Feeding baby white rhinos


IMG_2750-copy1I could hear the snuffling, snorting and mewing of the two baby rhino anticipating their midnight feed. Needless to say I was a little bit blurry eyed as I staggered downstairs to prepare their formula milk. I imagine it is rather similar to feeding small children except that the quantities are vast! We are talking litres here…

I’d been really lucky as I had been invited to go and stay at Mkhaya Game Reserve in Swaziland and had been “roped” into helping feed a couple of baby white rhino, not the normal thing you get asked to do when someone offers you a bed for the night.

I arrived in the late afternoon in time to see the rhino have their 6 o’clock feed. They had been born in December 2015, just when the drought had really begun to impact on grazing animals. White rhino are grazers and therefore need lots of grass each day, an enormous amount. Unfortunately, due to lack of grass in the game reserve, the female adults had not been able to eat enough grass in order to lactate and as a result the young calves were removed from the care of their mothers so they could be hand fed.

During the day the rhino roamed freely in a very large enclosure and spent their time in the company of a couple of Swazi ladies who seemed to be able to expertly control these very boisterous animals. The first time I saw them I spent 15 minutes hiding behind a tree whilst the small rhino (a small rhino being over 200 kg) cavorted on the other side. I knew very well that I would certainly come off worst if contact was made. There were also a number of large tractor tyres in the area so that suckers like myself could dive into them for safety, rhino can not jump. I used the tyres a lot! In the evening the rhinos come in for the night and stayed in a room in the house, a room made rhino proof with secure doors and matting on the floor.

These rhino were being fed every three hours around the clock which was pretty exhausting for everyone concerned especially those doing the midnight and 3 o’clock feed. And this is where I came in. I was shown how to mix up the formula for each of the rhino, they were slightly different because one was male and one with female and also they were different in size as well. I was also given instructions on how to sterilise everything before and after feeding and how to actually feed them.

The formulaic milk was made up in 2L plastic coke bottles and had a teat put on the end. While feeding the two main concerns were to stop the rhino from guzzling the milk too quickly and to prevent them from sucking the teat of the bottle off and ingesting it. So I was shown how to hold the bottle with my index and second finger wrapped around the teat so that I could alter the flow by pinching the teat and also keep hold of it if it unexpectedly came off the bottle. The easiest way to do all of this was to shove your fingers, with teat, into the rhinos mouth!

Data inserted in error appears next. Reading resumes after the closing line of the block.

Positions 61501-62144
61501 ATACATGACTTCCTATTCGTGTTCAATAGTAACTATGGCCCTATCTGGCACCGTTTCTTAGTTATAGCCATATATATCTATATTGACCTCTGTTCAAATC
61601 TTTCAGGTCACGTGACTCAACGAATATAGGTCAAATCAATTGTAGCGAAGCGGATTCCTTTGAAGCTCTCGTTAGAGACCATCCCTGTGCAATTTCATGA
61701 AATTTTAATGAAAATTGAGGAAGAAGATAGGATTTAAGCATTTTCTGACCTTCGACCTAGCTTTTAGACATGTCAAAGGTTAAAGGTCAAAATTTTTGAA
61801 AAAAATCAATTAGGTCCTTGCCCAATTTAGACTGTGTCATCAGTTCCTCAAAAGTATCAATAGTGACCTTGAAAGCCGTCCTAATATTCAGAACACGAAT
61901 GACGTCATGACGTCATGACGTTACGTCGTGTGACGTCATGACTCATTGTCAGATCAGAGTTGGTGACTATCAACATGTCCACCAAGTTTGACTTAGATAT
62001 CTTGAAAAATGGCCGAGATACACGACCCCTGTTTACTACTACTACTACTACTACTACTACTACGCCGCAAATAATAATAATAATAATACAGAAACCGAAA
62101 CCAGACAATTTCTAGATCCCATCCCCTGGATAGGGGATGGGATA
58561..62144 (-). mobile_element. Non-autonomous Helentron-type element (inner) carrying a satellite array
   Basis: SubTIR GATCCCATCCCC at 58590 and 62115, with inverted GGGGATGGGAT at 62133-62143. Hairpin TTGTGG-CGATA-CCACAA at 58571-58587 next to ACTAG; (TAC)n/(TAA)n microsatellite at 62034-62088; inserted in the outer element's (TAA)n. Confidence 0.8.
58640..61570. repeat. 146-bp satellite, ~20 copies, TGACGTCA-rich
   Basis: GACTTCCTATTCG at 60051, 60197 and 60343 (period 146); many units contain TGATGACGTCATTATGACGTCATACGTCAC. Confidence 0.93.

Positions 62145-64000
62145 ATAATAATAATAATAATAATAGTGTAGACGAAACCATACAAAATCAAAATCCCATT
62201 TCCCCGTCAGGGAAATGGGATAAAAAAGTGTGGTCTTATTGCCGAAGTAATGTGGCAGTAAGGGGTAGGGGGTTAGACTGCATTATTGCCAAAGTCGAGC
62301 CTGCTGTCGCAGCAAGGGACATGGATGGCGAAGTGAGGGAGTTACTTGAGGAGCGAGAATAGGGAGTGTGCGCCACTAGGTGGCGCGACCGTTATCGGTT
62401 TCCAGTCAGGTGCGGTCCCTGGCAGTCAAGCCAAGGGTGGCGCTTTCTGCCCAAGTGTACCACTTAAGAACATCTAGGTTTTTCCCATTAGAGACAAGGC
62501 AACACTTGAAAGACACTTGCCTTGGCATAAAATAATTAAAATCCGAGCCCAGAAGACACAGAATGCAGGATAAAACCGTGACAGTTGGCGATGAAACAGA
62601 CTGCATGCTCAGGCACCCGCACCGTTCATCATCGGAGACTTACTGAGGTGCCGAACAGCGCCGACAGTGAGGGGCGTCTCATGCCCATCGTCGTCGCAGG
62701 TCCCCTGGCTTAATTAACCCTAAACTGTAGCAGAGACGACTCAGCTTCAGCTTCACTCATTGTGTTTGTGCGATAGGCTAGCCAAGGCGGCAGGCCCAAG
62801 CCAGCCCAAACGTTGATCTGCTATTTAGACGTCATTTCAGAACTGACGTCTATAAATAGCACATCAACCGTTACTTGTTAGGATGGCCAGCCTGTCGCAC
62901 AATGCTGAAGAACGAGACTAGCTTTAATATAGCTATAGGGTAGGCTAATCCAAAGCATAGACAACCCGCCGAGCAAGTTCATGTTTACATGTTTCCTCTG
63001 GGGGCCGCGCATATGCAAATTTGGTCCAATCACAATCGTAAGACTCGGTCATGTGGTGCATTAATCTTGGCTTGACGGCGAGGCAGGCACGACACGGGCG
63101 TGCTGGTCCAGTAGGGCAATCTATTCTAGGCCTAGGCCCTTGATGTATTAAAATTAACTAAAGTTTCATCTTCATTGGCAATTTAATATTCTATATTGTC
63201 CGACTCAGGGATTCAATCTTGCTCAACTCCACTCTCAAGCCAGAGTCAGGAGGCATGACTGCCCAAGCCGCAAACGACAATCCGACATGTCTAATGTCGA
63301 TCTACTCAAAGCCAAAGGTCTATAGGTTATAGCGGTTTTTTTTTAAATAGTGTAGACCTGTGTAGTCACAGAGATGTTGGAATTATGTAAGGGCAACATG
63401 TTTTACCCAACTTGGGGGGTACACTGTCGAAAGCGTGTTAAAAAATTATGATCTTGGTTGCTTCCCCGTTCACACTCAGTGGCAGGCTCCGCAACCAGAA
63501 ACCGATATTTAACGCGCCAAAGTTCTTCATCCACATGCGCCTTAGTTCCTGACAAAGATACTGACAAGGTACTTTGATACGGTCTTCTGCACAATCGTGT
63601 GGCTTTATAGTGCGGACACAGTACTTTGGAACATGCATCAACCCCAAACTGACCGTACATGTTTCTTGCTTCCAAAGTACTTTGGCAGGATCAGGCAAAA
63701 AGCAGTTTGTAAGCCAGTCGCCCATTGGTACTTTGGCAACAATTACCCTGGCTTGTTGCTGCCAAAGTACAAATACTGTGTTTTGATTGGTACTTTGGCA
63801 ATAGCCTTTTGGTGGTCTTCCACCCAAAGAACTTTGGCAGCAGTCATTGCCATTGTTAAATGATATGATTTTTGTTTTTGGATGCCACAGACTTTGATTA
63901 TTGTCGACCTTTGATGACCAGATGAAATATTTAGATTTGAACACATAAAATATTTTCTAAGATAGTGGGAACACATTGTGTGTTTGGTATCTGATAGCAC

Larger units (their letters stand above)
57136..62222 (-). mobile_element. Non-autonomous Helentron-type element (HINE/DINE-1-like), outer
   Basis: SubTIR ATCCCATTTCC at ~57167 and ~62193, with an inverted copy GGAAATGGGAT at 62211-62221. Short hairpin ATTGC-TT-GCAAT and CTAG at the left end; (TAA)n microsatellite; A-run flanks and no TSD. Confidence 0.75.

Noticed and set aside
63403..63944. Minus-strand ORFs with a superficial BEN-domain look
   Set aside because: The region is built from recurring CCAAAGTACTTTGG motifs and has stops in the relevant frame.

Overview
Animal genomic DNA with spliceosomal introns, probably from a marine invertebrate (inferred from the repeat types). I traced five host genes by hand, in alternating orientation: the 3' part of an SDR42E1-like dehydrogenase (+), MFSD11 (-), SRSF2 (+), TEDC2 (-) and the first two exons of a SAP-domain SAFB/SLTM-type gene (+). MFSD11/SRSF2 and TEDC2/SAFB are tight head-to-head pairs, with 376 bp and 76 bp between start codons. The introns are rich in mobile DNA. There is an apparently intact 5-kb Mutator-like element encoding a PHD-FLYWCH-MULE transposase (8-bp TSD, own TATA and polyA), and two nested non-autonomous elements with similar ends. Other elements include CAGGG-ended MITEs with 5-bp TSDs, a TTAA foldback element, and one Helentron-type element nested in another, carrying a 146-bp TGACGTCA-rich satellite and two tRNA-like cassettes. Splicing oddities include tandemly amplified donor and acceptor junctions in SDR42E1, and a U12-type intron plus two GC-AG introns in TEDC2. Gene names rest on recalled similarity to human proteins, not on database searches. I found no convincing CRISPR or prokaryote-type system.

So there I was at half-past midnight holding 4 plastic bottles of milk and warm water and the sound of overexcited baby rhino in the anticipation of being fed. As they are rather boisterous and over exuberant in feeding there was a chest of drawers immediately inside the door. So when you opened the door outwards you are face-to-face with the chest of drawers and not charging rhino. I could then lean over the barrier and feed the rhino without having my shins fractured. They were very demanding, probably because they were very hungry, but once the teats were in their mouths they suddenly calmed down and it was easier to manage them. What a wonderful experience being that close to young rhinos, a real privilege to experience this.

After a swift change in bottles and ensuring both rhino finished their feeds at the same time the youngsters settled down pretty quickly. By the time I’d finished sterilising bottles and had got things ready for the feed at 3 o’clock in the morning, I could hear the gentle snoring of rhino behind the door. Who knew that rhino snored!

I can not wait to get back to Mkhaya and help out with the feeding again. No doubt they will be much larger, more boisterous and over whelming.

There are not many people that can say that they’ve had their fingers sucked by a baby rhino!

Jenny Bowen owns and runs Sense Africa, tailor-made safaris and African holidays. Read more of her blog posts here.